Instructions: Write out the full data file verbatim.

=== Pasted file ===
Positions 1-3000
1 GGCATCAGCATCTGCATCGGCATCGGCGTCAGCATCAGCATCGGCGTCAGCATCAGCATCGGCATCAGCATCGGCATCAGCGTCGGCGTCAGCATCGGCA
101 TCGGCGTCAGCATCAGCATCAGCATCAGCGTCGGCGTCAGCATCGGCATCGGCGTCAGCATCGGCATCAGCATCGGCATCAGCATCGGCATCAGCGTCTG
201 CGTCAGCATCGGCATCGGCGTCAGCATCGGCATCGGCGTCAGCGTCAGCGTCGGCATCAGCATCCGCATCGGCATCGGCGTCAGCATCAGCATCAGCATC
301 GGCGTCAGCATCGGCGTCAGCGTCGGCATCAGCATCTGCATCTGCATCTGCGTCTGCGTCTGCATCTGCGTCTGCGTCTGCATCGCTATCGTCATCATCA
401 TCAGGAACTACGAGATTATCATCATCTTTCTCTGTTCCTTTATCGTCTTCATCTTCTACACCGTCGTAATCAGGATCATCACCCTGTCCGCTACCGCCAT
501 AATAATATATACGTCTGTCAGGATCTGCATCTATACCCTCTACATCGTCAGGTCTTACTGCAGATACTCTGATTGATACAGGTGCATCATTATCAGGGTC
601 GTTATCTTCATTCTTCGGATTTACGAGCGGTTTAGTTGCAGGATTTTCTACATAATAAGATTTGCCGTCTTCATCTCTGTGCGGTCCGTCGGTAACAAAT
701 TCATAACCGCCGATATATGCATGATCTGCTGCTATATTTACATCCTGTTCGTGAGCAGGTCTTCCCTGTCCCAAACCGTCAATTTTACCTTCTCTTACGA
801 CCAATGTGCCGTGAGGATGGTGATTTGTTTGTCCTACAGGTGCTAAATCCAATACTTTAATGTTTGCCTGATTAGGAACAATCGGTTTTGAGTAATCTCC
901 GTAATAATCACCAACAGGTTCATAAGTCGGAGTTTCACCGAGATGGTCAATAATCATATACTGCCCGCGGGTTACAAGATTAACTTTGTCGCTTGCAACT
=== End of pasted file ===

Positions 1-3000
1 GGCATCAGCATCTGCATCGGCATCGGCGTCAGCATCAGCATCGGCGTCAGCATCAGCATCGGCATCAGCATCGGCATCAGCGTCGGCGTCAGCATCGGCA
101 TCGGCGTCAGCATCAGCATCAGCATCAGCGTCGGCGTCAGCATCGGCATCGGCGTCAGCATCGGCATCAGCATCGGCATCAGCATCGGCATCAGCGTCTG
201 CGTCAGCATCGGCATCGGCGTCAGCATCGGCATCGGCGTCAGCGTCAGCGTCGGCATCAGCATCCGCATCGGCATCGGCGTCAGCATCAGCATCAGCATC
301 GGCGTCAGCATCGGCGTCAGCGTCGGCATCAGCATCTGCATCTGCATCTGCGTCTGCGTCTGCATCTGCGTCTGCGTCTGCATCGCTATCGTCATCATCA
401 TCAGGAACTACGAGATTATCATCATCTTTCTCTGTTCCTTTATCGTCTTCATCTTCTACACCGTCGTAATCAGGATCATCACCCTGTCCGCTACCGCCAT
501 AATAATATATACGTCTGTCAGGATCTGCATCTATACCCTCTACATCGTCAGGTCTTACTGCAGATACTCTGATTGATACAGGTGCATCATTATCAGGGTC
601 GTTATCTTCATTCTTCGGATTTACGAGCGGTTTAGTTGCAGGATTTTCTACATAATAAGATTTGCCGTCTTCATCTCTGTGCGGTCCGTCGGTAACAAAT
701 TCATAACCGCCGATATATGCATGATCTGCTGCTATATTTACATCCTGTTCGTGAGCAGGTCTTCCCTGTCCCAAACCGTCAATTTTACCTTCTCTTACGA
801 CCAATGTGCCGTGAGGATGGTGATTTGTTTGTCCTACAGGTGCTAAATCCAATACTTTAATGTTTGCCTGATTAGGAACAATCGGTTTTGAGTAATCTCC
901 GTAATAATCACCAACAGGTTCATAAGTCGGAGTTTCACCGAGATGGTCAATAATCATATACTGCCCGCGGGTTACAAGATTAACTTTGTCGCTTGCAACT